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Sera Je Food Fund
Offering Meals to the Monks of Sera Je Monastery Since 1991
The Sera Je Food Fund provides three nutritious meals daily to the monks living at Sera Je Monastery in southern India. This service provides one of the most fundamental needs for life – food – and allows the monks to focus on their studies without the burden of sourcing and preparing their own meals.
The Great Yogi Milarepa said: “The practitioner and benefactor offering food create the cause to achieve enlightenment together.”
The Sera Je Food Fund has offered millions of meals since 1991. We currently offer approximately 700,000 meals per year, 2,900 meals per day.
There are, on average, 1,600 monks benefiting from the food fund and the annual cost is US$200,000.
Recently, a short film on the Sera Je Food Fund featuring Lama Zopa Rinpoche was released. In this video Rinpoche candidly speaks on the importance of supporting the food fund and the role it plays in spreading the Dharma in our world. Scenes from daily life at the monastery, including the logistics of preparing meals for all the resident monks at a time.
- US$10: Provides three vegetarian meals a day to one monk for one month
- US$50: Provides three vegetarian meals a day to twenty monks for one week
- US$125: Provides three vegetarian meals a day to one monk for one year
- US$640: Provides three vegetarian meals a day to all Sera Je monks for one day
- US$3,850: Provides three vegetarian meals a day to all Sera Je monks for one week
- US$200,000: Provides three vegetarian meals a day to all the monks for one year
Photo gallery of daily breakfast offered to the monks by the Sera Je Food Fund.
Photo gallery of seven days of lunch offered to the monks by the Sera Je Food Fund.
Photo gallery of seven days of dinner offered to all monks by the Sera Je Food Fund.
See details of what it takes to offer food through the Sera Je Food Fund every month and how a community of monks help serve one another.
You can also set up monthly secure donations in order to support this project in an ongoing way.
The Sera Je Food Fund began in 1991 when Tenzin Ösel Hita, the reincarnation of Lama Yeshe, entered Sera Je Monastery in southern India at age six. It is customary for a monk’s sponsor to make offerings to all Sangha on the day of officially entering the monastery and Lama Zopa Rinpoche wanted the offering to be of the greatest practical benefit to the monastery itself. After discussion with the abbot of Sera Je Monastery, it was determined that the most beneficial offering would be to create a food fund whereby all of the monks at Sera Je Monastery could be offered quality meals for free. Out of his incredible compassion, Lama Zopa Rinpoche was not simply offering lunch on the day of Lama Osel Rinpoche’s entrance to the monastery but, without precedent, taking on the responsibility of providing meals to every monk at Sera Je for the rest of their lives. More on the history of the Sera Je Food Fund….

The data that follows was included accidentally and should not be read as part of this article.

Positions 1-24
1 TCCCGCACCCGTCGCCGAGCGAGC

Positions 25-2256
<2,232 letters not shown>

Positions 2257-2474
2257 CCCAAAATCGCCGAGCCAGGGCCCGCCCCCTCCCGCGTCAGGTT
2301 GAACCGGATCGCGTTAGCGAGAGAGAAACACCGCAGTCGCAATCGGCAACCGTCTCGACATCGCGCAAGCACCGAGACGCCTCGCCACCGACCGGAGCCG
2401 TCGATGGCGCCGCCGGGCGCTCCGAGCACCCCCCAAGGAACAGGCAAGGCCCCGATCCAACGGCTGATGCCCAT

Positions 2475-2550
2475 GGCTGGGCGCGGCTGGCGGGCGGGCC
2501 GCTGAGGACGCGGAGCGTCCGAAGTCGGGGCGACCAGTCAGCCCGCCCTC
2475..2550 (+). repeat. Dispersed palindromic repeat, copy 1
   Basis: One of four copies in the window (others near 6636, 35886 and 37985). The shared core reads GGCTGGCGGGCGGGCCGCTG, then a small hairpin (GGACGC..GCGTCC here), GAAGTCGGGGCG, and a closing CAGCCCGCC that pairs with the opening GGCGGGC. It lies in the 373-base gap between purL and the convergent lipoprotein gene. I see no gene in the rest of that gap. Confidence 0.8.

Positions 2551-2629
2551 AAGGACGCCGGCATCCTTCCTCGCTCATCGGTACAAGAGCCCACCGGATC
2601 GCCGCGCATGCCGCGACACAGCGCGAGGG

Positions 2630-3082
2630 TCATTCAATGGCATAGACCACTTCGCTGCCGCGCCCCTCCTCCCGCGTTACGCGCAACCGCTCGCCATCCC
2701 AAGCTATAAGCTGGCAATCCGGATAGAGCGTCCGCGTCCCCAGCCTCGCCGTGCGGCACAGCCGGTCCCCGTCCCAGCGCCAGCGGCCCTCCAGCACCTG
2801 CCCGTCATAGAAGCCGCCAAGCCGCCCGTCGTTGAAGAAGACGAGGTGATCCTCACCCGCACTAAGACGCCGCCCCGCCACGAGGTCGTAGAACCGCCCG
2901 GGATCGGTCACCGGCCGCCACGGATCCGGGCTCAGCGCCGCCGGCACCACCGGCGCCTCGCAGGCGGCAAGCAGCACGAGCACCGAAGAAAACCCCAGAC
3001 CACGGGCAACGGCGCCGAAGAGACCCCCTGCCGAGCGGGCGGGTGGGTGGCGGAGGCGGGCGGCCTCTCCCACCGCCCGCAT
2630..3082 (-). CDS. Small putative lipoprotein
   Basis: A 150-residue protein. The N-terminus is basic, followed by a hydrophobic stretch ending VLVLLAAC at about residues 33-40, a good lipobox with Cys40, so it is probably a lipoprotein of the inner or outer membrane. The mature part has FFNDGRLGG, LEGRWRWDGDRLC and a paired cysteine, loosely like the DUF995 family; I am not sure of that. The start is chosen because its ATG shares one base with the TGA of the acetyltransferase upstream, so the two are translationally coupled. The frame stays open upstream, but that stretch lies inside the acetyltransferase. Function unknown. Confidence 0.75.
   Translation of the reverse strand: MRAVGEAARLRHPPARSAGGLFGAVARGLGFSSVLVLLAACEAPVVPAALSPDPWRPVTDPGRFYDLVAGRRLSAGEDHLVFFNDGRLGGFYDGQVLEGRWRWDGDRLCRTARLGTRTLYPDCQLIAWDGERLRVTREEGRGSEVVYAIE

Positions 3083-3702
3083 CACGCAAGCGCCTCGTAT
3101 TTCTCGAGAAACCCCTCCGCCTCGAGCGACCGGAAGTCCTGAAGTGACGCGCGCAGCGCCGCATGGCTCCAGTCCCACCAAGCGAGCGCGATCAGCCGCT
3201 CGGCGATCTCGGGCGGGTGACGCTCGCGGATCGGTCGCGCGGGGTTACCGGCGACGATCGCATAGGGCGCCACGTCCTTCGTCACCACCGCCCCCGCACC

In the Tibetan tradition, it is customary for monastics to support themselves. In addition to providing for their own housing, individual monks are responsible for purchasing and preparing all of their meals. As many of the monks are refugees from Tibet or from refugee families living in India, they have very little money for quality food and, consequently, were often malnourished and ill. Before the Sera Je Food Fund, most monks at the monastery never had a full stomach. Now, for the first time, they are well-nourished, and this makes a dramatic difference in the energy they are able to devote to their studies. Additionally, group preparation of meals and use of a communal kitchen allows more time for the monks to apply themselves to their studies without the added worry of cleaning up and preparing individual meals, monitoring their individual health for adequate protein and nutrition, etc.